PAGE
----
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  Large public deficits and inflation: recovery challenges ahead 

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28/1/2021

The IMF now expects the global economy to grow 5.5% in 2021. Fiscal stimulus measures are expected to help the United States grow 5.1%, while Europe is forecast to grow 4.2%. Within the Eurozone, Spain is expected to have the highest growth rate, up nearly 6% -- although this forecast is lower than earlier expectations announced back in October 2020.

With these numbers, Juan José Toribio opened an online session with IESE alumni, together with his colleagues Antonio Argandoña and Pedro Videla, focused on the post-COVID world economy. The three IESE professors analyzed the current economic situation as well as expectations for the coming years. They agreed that any recovery depends upon the evolution of the pandemic. That said, some countries seem to have the situation under control: in Canada, for example, they have four vaccines per person. Within Latin America, only Chile has more than two vaccines per person.

Toribio noted that increased public spending to mitigate the effects of the COVID-19 crisis has turned governments into capital allocators and turned central banks into market makers in both public and private debt markets. In a sense, they have become financiers of the public sector. As such, they may lose some of their political relevance, since they are increasingly restricted to what the public sector can do.

At the same time, Toribio pointed out that the pandemic has lowered the demand for and use of cash, bringing us closer to becoming a cashless society. Several central banks are already considering adopting digital currencies, he said, which would mark a fundamental change in the financial economy.

We may also see the structure of employment transformed by this crisis, due to internationalization as well as fluctuations in the weight of some sectors (such as tourism and logistics) in the labor market as a whole. Coping with these changes will require greater flexibility in the labor market and more training for workers.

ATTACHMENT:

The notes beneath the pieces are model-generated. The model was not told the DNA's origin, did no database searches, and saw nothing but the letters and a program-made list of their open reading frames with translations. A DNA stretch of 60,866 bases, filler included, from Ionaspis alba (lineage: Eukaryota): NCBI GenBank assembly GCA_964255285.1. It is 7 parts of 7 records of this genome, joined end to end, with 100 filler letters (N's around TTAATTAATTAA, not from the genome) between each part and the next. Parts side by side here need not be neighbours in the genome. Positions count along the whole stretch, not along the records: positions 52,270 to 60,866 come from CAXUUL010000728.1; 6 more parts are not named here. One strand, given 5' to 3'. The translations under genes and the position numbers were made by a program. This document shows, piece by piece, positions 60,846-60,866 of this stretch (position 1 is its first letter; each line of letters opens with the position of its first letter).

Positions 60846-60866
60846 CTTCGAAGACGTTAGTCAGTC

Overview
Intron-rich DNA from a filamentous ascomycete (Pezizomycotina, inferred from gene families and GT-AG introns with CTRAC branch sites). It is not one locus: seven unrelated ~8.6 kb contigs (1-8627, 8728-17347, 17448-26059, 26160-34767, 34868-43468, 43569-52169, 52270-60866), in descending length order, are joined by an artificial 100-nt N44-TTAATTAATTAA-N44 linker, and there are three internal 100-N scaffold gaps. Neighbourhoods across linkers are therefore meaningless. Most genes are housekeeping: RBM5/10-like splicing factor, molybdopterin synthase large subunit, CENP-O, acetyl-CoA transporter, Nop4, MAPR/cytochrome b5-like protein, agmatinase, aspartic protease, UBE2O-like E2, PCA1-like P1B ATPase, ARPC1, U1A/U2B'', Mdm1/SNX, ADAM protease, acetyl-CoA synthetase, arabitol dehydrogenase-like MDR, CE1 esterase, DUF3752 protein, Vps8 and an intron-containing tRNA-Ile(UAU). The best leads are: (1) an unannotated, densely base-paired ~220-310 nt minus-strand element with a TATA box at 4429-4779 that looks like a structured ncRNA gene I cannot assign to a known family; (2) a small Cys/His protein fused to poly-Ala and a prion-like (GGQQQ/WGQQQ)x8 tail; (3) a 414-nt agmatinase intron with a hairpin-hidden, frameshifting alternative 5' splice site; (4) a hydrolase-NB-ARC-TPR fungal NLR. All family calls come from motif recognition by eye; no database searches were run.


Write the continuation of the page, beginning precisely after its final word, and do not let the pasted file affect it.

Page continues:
Another cultural trend that COVID-19 has prompted is that of anti-globalization, with the interruption of supply chains and countries' defense of their national champions.

Latin America and the role of China
Argentina's economy plunged 19% in the second quarter of 2020, joined by many other countries in the region, such as Brazil (-10.9%), Chile (-14.5%) and Peru (-29.8%). Forecasts for the year ahead are optimistic, even more so now than in October 2020, and Latin America is expected to grow 4.1% in 2021. A full recovery for the region should occur sometime later in 2022.

Despite experiencing a great recession, capital flows have not reversed back to the United States, which is good news for the region in the eyes of Pedro Videla. Capital inflows have allowed Latin American countries to apply expansive monetary and fiscal policies locally. It is Chinese demand that has done the most to help the region's raw materials maintain their value and keep investor interest.

As a consequence, South America is increasingly tied to China and not the United States, added Toribio. In fact, China -- which did not experience economic decline in 2020 and is expected to grow 8.1% in 2021 -- has become the pole for the global economy.

Going back a few decades, Toribio recalled when the year 2000 was in the future and everyone assumed that Japan would be the main economy for the new millennium. However, Japan's motor of growth was industry, which now accounts for only 30% of the world economy. The other 70% corresponds to the service sector, an area in which Japan had not made great progress. Something similar could happen with China, whose current growth is driven by housing, which is surprising when you consider that China has already built so much.

Public spending: when will it dry up?
According to BBVA's calculations, European funds could add 1.5% to Spanish economic growth in 2021, which it estimates at 6%, and the same in 2022, when GDP is expected to grow 4.4%. The country's budgets already take these funds into account and the Spanish government has announced its willingness to spend to boost growth. More broadly, Europe is following the same trend, said Antonio Argandoña.

The question on Argandoña's mind is whether or not this level of public debt is sustainable. The large increase in the fiscal deficit (which now stands at -12.7% worldwide) and the amount of liquidity generated raises the specter of inflation. For Toribio, the current crisis differs from those of the past, so it's not easy to predict what happens next.

In any case, all three speakers agreed that reducing public debt will be a great challenge in the coming years, since it has reached almost 100% of GDP on a global scale. As Toribio asked: how many years of suffering at the hands of austerity measures might be ahead of us?

The online session "Economía en el mundo post-COVID. Lo que nos espera" (in Spanish) was held on January 28, 2021, as part of the series of online learning sessions for IESE Alumni Association members.

This article is based on:  Large public deficits and inflation: recovery challenges ahead
Year:  2021
Language:  English